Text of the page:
Question about PEA (pulseless electrical activity)Register Today!
- by Always_Learning Jul 22, '11Hi everyone; I'm a brand new ICU nurse (brand new nurse period, actually). I have a question and hope it's not too silly...
I recently witnessed a patient that went into PEA (pulseless electrical activity), and I understand the concept of them appearing to have a rhythm but not having corresponding mechanical activity. My question, though, is that when the patient went into this rhythm, the alarm picked it up as asystole. We went into the room and confirmed there was no heartbeat/pulse, but how did the monitor call it asystole if there was still a rhythm?
Thank you in advance!
- Jul 22, '11 by detroitdanoI have patients that alarm asystole as they're talking to me! Just because it says asystole doesn't mean they really are. Monitors aren't perfect.
Even after being called post-code, most patients don't go true asystole until a few minutes pass, usually they linger in an escape rhythm for a while before going totally flatline.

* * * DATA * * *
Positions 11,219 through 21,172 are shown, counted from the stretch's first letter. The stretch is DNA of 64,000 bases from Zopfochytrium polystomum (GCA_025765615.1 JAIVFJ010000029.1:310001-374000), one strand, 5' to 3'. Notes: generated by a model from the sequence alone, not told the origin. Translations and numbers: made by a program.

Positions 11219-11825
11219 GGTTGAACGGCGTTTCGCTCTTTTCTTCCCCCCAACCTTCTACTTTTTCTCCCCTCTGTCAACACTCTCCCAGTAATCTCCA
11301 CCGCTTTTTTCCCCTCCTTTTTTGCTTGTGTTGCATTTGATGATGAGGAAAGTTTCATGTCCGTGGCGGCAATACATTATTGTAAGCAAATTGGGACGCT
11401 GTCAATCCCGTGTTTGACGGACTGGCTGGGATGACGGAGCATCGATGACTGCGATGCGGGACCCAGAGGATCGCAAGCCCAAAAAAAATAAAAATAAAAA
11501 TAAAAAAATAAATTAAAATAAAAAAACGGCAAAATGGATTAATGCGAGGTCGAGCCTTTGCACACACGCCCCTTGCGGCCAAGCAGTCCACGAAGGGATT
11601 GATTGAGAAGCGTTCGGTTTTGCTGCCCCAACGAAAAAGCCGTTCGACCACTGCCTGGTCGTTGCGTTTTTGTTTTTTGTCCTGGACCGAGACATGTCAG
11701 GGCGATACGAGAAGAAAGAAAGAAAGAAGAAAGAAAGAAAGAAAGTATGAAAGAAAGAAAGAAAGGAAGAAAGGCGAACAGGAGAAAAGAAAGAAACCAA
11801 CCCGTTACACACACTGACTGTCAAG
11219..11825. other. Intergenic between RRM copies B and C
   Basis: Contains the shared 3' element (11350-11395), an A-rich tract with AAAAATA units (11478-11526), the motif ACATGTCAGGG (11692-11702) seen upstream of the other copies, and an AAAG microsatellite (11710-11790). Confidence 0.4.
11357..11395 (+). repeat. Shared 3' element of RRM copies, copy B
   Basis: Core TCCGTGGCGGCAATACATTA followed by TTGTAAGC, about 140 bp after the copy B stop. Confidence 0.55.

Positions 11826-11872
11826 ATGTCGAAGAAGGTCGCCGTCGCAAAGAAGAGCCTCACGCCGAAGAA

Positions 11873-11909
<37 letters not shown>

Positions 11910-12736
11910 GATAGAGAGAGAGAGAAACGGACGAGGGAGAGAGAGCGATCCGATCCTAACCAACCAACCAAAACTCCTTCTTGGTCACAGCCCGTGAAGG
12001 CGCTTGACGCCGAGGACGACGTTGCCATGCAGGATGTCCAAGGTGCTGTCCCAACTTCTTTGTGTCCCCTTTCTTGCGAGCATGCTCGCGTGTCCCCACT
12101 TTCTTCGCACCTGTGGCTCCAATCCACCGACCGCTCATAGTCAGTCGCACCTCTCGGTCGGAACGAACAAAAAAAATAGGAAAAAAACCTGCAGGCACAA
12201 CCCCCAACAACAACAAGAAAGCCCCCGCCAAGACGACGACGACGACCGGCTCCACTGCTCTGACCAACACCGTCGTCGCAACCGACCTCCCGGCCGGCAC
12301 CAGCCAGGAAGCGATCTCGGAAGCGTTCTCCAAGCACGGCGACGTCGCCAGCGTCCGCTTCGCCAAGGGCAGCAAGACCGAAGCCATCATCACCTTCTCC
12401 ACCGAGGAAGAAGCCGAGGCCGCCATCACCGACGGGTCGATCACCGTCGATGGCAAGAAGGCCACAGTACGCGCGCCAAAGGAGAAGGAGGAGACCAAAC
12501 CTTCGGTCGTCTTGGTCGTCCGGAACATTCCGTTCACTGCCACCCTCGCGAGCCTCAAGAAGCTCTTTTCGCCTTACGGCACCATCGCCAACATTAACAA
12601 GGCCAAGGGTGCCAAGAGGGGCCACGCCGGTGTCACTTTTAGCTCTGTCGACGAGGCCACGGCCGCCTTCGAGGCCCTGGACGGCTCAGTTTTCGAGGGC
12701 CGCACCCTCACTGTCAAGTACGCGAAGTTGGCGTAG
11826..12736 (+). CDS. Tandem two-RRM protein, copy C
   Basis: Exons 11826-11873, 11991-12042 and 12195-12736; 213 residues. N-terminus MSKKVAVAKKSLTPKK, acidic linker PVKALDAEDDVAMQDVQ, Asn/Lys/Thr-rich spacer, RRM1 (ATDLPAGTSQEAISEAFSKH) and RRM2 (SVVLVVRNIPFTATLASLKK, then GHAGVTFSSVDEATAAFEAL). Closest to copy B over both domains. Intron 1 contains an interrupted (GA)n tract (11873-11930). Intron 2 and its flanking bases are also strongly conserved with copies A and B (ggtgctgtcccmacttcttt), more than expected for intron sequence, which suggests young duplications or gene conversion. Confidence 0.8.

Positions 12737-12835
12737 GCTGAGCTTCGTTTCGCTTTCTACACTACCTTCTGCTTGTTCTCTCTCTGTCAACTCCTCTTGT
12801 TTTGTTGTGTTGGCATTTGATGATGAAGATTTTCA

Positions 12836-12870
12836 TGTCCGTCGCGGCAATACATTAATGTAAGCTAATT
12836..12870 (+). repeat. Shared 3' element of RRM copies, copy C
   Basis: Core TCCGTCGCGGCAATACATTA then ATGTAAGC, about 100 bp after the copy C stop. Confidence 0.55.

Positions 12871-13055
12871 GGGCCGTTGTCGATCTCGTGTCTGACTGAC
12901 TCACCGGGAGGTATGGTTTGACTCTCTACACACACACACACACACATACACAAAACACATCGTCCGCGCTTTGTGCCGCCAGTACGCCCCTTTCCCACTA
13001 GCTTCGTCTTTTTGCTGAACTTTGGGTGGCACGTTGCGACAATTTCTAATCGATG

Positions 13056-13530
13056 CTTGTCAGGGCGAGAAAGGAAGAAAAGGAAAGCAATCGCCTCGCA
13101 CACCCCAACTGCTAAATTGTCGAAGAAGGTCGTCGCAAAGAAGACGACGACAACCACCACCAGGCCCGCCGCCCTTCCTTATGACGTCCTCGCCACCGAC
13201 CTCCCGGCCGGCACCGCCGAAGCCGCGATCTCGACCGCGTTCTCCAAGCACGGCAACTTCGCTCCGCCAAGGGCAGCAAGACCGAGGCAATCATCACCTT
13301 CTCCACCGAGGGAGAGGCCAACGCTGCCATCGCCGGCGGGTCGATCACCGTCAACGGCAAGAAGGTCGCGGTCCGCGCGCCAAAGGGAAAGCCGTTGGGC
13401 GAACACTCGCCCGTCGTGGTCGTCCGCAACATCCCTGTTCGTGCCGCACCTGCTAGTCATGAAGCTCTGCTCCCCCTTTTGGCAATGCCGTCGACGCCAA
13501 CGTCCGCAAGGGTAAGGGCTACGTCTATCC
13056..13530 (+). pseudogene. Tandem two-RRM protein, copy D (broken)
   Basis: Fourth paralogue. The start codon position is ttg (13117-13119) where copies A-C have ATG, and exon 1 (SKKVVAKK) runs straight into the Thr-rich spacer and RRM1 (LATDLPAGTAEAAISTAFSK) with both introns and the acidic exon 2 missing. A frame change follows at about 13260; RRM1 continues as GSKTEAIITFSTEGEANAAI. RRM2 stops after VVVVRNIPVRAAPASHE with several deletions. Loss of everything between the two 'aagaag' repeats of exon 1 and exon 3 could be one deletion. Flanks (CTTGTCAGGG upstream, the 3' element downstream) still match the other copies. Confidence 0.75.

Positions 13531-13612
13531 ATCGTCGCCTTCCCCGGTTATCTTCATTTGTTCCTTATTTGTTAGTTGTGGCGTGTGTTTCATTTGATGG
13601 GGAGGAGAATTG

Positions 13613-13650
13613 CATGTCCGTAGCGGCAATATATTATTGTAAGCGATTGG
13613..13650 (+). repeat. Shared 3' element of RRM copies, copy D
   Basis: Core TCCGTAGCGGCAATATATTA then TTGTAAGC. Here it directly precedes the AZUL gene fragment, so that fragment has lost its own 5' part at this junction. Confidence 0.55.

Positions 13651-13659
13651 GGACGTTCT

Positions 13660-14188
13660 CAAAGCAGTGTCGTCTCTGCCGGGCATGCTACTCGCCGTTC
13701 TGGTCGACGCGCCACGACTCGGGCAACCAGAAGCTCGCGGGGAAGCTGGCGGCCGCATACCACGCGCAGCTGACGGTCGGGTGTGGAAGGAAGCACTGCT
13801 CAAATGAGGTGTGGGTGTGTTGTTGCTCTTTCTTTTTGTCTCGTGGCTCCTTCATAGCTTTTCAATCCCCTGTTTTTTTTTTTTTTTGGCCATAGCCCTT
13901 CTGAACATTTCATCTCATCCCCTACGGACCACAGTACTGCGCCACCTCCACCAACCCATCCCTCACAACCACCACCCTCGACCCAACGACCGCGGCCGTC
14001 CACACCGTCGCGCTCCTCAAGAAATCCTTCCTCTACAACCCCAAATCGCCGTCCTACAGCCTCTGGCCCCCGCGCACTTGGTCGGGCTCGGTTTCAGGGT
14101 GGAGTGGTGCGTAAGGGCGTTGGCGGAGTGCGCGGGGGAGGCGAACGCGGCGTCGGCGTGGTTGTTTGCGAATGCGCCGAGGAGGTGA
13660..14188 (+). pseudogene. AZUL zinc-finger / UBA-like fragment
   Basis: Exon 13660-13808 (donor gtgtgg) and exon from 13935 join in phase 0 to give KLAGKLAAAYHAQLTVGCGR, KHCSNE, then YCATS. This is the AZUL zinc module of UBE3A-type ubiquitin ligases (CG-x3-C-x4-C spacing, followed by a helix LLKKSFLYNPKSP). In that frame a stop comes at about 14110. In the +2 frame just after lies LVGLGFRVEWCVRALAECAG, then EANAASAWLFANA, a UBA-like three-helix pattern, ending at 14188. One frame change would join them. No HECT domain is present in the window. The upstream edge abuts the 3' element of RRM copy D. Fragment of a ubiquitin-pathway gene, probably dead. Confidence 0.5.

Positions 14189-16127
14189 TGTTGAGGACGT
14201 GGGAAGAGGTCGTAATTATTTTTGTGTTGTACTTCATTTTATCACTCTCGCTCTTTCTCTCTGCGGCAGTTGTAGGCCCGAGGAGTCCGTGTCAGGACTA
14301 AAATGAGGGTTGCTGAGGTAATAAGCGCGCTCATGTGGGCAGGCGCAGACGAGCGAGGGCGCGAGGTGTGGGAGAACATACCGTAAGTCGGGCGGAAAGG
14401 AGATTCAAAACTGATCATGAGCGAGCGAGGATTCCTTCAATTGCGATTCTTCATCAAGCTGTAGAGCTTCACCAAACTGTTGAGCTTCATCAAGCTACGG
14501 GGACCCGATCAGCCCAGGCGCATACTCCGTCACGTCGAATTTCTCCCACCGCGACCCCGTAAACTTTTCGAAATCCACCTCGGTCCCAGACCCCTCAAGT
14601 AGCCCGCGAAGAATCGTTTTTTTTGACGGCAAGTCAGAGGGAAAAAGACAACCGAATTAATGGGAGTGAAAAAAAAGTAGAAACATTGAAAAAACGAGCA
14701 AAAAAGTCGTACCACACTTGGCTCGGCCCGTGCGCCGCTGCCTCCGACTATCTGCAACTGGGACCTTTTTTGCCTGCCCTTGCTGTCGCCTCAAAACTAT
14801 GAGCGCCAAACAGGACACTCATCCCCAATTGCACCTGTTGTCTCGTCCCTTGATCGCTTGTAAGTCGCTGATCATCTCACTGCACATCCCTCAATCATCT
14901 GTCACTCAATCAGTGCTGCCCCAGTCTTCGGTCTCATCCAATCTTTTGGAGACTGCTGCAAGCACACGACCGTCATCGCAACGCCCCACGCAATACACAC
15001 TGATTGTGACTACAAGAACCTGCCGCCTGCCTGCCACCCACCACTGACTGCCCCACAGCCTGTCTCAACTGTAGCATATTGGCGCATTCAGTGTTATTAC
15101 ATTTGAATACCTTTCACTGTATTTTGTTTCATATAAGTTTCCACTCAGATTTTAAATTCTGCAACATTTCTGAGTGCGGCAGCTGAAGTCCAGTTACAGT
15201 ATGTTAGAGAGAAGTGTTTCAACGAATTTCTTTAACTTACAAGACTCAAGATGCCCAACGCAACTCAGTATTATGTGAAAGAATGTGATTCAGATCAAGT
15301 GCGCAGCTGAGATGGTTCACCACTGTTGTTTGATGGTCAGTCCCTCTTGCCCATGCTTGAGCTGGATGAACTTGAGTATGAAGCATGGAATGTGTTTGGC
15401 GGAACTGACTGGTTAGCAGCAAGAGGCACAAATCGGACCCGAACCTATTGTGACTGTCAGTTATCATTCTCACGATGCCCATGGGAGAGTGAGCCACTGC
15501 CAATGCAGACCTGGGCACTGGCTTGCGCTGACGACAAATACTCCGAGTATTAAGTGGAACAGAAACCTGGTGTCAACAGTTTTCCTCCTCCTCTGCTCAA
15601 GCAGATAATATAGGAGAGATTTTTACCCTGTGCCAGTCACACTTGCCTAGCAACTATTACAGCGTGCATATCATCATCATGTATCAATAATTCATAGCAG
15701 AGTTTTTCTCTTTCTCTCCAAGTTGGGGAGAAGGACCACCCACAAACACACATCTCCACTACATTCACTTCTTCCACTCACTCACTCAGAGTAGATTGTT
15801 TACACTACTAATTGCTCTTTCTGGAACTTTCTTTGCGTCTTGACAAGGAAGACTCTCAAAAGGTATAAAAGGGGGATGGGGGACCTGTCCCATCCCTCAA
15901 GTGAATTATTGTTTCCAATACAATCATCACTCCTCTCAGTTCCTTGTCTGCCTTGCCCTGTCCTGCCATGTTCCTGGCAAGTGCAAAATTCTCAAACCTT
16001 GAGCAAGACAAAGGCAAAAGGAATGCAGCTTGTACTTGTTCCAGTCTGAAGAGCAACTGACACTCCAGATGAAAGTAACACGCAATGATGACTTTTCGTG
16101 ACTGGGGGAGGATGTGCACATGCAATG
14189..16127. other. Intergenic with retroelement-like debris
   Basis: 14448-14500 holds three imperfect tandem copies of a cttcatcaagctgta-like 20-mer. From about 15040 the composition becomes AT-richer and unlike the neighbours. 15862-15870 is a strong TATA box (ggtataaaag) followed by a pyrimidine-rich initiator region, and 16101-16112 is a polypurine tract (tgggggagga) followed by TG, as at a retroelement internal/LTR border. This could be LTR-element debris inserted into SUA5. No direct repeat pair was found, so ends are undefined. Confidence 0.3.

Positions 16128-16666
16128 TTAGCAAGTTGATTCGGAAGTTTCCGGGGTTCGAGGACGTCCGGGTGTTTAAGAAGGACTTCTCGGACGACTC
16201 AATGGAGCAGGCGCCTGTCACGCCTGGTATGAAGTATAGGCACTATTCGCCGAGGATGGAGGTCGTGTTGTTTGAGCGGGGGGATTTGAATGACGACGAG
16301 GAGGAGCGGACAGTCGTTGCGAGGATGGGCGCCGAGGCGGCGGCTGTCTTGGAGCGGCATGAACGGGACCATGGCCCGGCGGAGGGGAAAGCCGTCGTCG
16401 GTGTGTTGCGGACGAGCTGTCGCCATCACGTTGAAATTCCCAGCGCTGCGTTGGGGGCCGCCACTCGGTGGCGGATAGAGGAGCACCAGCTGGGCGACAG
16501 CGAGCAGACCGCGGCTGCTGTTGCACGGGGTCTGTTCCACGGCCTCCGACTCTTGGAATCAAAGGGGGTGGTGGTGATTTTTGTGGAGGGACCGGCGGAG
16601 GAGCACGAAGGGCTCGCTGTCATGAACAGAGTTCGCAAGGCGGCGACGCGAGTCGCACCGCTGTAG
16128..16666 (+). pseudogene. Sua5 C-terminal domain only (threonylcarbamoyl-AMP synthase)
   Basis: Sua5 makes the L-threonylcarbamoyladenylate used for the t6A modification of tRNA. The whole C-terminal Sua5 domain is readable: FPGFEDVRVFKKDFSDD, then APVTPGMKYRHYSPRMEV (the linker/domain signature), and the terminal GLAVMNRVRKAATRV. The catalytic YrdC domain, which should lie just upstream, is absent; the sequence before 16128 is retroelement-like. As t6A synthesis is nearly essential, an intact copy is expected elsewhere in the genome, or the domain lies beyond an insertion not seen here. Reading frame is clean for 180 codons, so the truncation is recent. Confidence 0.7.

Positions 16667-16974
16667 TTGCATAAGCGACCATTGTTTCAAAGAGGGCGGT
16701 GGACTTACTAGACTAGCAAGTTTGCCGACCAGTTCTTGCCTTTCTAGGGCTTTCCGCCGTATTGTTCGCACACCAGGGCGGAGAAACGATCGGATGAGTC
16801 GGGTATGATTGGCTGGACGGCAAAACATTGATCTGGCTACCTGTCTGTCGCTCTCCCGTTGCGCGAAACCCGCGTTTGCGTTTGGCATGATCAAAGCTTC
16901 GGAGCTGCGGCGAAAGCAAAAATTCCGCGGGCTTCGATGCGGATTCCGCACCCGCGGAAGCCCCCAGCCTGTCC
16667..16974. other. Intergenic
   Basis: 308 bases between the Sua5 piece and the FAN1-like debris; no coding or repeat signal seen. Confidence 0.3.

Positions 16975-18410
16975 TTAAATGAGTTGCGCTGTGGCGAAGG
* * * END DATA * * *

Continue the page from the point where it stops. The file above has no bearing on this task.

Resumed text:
Either the big guy upstairs was looking out for that patient and triggered the monitor to read asystole, or perhaps your pulse ox/art line wasn't picking up a pulse and called it asystole. Our pulse oximeters and art lines are not linked into the alarms for heart rate, maybe yours are. I just highly doubt the ECG picked up a true asystole.
- Jul 22, '11 by Always_LearningGotcha. Thanks very much for the reply!
- Jul 31, '11 by bdalThis was most likely caused by the presumed continuous SpO2 monitoring or Arterial BP monitoring. Newer monitors will correlate the SpO2/ART pulsations with the heart rate. If the pt was in PEA and still had a rhythm but their SpO2/ART monitor was set to alarm under a certain pulse rate (or no pulse rate, as it should) you'll get the asystole alarm. Therefore, if the monitors are configured this way, they will alarm asystole with either electrical standstill or pulsatile standstill.
- Jul 31, '11 by Always_LearningThank you all for your replies; they really helped.